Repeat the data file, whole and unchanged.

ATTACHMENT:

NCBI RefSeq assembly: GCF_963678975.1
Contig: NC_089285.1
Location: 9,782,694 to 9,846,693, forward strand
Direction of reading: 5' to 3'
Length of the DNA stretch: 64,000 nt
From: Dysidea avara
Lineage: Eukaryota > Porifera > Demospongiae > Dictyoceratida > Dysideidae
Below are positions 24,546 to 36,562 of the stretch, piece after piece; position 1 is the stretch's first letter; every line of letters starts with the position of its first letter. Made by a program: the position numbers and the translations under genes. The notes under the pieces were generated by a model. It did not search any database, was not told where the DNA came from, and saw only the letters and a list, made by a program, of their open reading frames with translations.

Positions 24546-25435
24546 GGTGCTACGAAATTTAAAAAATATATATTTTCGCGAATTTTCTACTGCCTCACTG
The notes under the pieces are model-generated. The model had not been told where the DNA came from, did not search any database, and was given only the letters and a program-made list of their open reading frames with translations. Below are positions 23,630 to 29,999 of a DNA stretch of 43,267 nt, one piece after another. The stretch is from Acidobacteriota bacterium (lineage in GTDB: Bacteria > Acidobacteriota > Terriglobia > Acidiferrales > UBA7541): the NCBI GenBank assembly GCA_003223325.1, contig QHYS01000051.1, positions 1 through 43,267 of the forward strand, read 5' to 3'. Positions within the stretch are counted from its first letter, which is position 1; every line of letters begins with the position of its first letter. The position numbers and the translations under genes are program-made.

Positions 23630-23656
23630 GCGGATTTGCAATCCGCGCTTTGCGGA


NCBI RefSeq assembly: GCF_963678975.1
Contig: NC_089285.1
Location: 9,782,694 to 9,846,693, forward strand
Direction of reading: 5' to 3'
Length of the DNA stretch: 64,000 nt
From: Dysidea avara
Lineage: Eukaryota > Porifera > Demospongiae > Dictyoceratida > Dysideidae
Below are positions 24,546 to 36,562 of the stretch, piece after piece; position 1 is the stretch's first letter; every line of letters starts with the position of its first letter. Made by a program: the position numbers and the translations under genes. The notes under the pieces were generated by a model. It did not search any database, was not told where the DNA came from, and saw only the letters and a list, made by a program, of their open reading frames with translations.

Positions 24546-25435
24546 GGTGCTACGAAATTTAAAAAATATATATTTTCGCGAATTTTCTACTGCCTCACTG
The notes under the pieces are model-generated. The model had not been told where the DNA came from, did not search any database, and was given only the letters and a program-made list of their open reading frames with translations. Below are positions 23,630 to 29,999 of a DNA stretch of 43,267 nt, one piece after another. The stretch is from Acidobacteriota bacterium (lineage in GTDB: Bacteria > Acidobacteriota > Terriglobia > Acidiferrales > UBA7541): the NCBI GenBank assembly GCA_003223325.1, contig QHYS01000051.1, positions 1 through 43,267 of the forward strand, read 5' to 3'. Positions within the stretch are counted from its first letter, which is position 1; every line of letters begins with the position of its first letter. The position numbers and the translations under genes are program-made.

Positions 23630-23656
23630 GCGGATTTGCAATCCGCGCTTTGCGGA